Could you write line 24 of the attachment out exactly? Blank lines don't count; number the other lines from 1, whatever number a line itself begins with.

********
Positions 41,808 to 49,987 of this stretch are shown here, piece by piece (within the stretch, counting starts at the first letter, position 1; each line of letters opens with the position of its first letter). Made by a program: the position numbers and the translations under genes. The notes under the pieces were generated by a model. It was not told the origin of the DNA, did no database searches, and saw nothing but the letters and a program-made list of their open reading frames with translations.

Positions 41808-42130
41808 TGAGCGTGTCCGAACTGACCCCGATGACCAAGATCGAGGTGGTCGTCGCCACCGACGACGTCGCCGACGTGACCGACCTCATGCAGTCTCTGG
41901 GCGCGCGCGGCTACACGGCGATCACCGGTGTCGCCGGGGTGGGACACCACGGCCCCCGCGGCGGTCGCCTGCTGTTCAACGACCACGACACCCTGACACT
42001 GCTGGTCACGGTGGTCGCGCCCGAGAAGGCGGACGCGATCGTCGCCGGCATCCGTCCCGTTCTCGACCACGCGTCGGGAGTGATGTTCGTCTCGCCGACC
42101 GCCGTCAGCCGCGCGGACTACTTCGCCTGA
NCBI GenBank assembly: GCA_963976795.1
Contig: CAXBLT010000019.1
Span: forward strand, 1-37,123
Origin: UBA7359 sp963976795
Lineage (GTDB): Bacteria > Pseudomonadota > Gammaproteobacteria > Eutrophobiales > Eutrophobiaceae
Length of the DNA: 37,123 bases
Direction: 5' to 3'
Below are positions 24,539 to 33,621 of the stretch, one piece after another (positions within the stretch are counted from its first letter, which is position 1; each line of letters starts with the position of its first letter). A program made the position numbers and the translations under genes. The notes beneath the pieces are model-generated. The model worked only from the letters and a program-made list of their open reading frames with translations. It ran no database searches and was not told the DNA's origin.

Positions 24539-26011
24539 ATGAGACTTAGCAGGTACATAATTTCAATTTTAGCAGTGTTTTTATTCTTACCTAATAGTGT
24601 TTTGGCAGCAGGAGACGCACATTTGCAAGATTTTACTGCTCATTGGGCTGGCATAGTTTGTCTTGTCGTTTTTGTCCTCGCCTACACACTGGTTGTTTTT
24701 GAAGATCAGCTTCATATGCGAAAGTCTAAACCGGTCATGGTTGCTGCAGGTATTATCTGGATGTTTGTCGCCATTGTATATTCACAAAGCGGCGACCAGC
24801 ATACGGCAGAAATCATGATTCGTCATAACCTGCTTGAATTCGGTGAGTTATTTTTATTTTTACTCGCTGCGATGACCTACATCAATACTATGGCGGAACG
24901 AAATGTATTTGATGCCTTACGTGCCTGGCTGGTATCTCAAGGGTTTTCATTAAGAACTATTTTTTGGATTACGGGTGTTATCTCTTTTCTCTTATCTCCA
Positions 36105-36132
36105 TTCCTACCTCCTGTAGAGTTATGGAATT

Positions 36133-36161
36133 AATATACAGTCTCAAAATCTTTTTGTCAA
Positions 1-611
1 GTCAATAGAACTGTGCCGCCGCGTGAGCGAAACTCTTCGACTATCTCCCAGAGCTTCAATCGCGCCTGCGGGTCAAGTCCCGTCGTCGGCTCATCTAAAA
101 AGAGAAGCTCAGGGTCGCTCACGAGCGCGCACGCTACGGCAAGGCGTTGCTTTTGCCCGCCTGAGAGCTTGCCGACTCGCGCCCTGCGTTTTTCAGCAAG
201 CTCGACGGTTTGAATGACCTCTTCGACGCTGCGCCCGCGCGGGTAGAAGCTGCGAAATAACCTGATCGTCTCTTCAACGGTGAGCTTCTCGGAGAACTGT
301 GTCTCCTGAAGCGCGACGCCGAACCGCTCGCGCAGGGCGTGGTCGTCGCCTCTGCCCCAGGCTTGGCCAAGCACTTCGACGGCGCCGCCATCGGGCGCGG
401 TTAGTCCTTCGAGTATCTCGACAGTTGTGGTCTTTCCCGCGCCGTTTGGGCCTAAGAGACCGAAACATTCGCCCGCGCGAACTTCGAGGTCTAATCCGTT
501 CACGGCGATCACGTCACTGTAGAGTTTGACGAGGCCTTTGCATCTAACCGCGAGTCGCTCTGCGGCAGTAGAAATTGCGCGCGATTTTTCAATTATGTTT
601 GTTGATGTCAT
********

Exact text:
36133 AATATACAGTCTCAAAATCTTTTTGTCAA